The Indian-born businessman saw his personal worth slide by £4.8 billion to £12.7 billion, but that was still enough to keep him narrowly on top of the list.
That’s inspiring, isn’t it?
This year, the fee that Lakshmi Mittal pays the British government in order to avoid paying any income tax in the UK, went up from £30,000 to £50,000. Continue reading
Apparently we’ve all been complaining even more than usual. About the Olympics. About the organisers. (Also, about the weather.) But, the Games are nearly upon us, even if LOCOG’s opposition to letting ordinary people share the excitement is such that they’re even talking about it in Calgary. (Jeremy Klaszus: “Games could use Stampede branding lesson”) and the restrictions on what you can and cannot say without paying LOCOG for permission has become almost a parody of itself: Stewart Lee: How I was busted by the O—— Advertisement Enforcement Office; Avedon Carol: WTF? Oh, if only I was any good at creating graphics, this is such an invitation to parody. With little swastikas…..
But never mind that! From the Ealing Gazette:
There’s growing excitement as the Olympic Torch Relay draws to a close – it means the games are almost ready to begin.
On Thursday 4th August 2011, the Metropolitan Police shot Mark Duggan in the chest and killed him. The police story at the time was that Duggan had fired on them: a story later confirmed to be false. Having killed Mark Duggan, the police do not appear to have made any attempt to contact his parents to let them know he was dead until Friday: his mother discovered the shooting from a newspaper headline.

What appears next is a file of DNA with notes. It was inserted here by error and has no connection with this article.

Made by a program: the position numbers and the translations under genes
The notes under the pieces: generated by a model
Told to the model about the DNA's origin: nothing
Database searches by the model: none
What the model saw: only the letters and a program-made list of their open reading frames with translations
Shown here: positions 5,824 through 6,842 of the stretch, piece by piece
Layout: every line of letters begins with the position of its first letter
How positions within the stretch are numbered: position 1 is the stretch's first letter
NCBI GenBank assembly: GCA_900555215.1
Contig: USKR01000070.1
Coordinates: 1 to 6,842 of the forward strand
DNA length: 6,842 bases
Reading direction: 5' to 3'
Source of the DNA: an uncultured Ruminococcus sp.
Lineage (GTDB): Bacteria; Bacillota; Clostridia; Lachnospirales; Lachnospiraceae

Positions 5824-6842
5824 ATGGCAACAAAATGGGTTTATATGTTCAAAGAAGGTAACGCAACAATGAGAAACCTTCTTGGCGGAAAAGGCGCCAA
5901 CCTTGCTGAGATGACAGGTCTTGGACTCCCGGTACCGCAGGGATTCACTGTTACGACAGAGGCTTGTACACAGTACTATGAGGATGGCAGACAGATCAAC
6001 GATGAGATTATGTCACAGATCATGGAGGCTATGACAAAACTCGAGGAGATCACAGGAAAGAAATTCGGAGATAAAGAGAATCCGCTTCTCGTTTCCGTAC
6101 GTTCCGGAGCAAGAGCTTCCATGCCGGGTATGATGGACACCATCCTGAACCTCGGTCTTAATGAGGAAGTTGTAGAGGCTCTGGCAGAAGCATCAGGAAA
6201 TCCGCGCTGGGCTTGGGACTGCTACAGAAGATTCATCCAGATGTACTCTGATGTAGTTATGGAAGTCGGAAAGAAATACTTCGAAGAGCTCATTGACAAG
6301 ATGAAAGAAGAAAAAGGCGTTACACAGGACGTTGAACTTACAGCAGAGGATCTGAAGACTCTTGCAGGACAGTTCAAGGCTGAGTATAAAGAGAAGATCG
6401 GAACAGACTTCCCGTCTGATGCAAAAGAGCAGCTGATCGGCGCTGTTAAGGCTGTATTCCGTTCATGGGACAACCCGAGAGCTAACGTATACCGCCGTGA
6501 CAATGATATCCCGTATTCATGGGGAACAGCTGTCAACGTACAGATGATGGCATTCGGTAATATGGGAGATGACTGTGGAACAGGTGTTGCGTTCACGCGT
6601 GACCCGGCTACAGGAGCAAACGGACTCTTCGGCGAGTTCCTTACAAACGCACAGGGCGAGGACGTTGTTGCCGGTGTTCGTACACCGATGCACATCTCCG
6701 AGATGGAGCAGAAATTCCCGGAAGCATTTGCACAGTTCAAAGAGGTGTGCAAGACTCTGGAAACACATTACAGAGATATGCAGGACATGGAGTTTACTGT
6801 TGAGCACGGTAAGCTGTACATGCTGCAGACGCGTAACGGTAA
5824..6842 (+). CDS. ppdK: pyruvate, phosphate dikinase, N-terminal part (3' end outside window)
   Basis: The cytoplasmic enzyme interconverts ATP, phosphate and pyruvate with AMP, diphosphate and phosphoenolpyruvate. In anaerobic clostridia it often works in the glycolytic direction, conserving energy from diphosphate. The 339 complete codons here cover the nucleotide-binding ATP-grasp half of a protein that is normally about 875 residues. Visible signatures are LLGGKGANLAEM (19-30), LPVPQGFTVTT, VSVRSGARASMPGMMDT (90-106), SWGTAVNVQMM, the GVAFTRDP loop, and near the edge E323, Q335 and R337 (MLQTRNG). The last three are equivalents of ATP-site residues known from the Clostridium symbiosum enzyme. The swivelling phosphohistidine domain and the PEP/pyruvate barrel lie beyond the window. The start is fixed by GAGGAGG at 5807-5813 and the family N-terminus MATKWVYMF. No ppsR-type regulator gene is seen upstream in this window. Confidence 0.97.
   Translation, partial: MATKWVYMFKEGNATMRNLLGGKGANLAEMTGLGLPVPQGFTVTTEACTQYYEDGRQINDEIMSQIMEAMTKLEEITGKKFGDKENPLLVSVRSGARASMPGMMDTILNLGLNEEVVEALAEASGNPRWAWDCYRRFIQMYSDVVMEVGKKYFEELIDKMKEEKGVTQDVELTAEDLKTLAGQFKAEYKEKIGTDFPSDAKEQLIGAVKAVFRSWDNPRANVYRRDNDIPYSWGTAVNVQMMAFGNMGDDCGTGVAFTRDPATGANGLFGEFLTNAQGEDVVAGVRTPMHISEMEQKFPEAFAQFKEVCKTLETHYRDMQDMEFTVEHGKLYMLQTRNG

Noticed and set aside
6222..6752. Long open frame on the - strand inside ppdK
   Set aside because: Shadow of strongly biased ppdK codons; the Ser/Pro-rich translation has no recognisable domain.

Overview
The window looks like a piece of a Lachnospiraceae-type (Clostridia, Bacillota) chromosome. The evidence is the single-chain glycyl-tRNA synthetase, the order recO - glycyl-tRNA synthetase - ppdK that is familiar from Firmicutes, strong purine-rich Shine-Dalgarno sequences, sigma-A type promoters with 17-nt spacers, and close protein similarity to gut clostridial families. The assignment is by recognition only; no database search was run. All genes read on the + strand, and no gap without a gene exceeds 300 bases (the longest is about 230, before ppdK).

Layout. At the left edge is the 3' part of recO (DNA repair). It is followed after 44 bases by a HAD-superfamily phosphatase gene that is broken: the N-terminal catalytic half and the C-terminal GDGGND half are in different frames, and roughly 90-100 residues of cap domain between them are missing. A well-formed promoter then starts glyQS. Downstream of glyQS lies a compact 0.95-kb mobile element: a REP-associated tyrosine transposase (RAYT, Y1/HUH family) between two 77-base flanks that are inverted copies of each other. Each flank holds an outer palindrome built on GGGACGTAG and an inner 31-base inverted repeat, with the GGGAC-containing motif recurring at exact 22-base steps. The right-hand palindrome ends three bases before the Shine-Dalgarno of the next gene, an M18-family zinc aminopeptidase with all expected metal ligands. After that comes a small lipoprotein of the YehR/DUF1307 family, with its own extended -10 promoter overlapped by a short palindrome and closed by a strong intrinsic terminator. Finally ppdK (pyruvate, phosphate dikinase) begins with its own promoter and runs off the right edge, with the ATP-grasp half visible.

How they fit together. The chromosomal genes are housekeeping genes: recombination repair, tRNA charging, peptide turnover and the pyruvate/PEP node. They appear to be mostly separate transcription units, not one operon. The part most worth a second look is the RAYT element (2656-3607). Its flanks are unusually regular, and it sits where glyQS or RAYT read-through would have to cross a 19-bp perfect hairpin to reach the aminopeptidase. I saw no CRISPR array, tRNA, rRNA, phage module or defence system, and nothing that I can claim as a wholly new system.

Since 1990, 1433 people have died in police custody or after police “contact” – such as Simon Harwood’s baton knocking Ian Tomlinson to the ground – and not one police officer has been convicted of a criminal offense. Continue reading
Filed under Olympics, Riots
20 reasons why the Olympics are great for Britain – from The Independent today:
One: Visit Britain: We may not be able to rely on the weather enjoyed by Sydney, Beijing or other recent Games. But as long as Usain Bolt doesn’t mind a bit of drizzle, this is a chance to show off Britain’s capability. Just as the Royal Wedding and Diamond Jubilee beamed images of a spruced-up London around the world, the Olympics offer a giant advertising opportunity for business and tourism.
Visitors to Britain will indeed get an image of what the UK is like today. Continue reading
- A Friday 13th Ghost Story
It’s not widely discussed. Those who have witnessed it firsthand are, for obvious reasons, reluctant to talk about it. You’ll never see them publicly recounting their tales in front of the cameras and the microphones. These aren’t stories they are eager to tell.
But one hears whispers, rumors, stories told by the friends of friends. And those whispers, rumors and stories are too numerous and too eerily similar to be dismissed.
Something is happening. Something, it seems, happens every Friday the 13th, just before midnight.
- Urban Legends: Friday the 13th (TGIF13)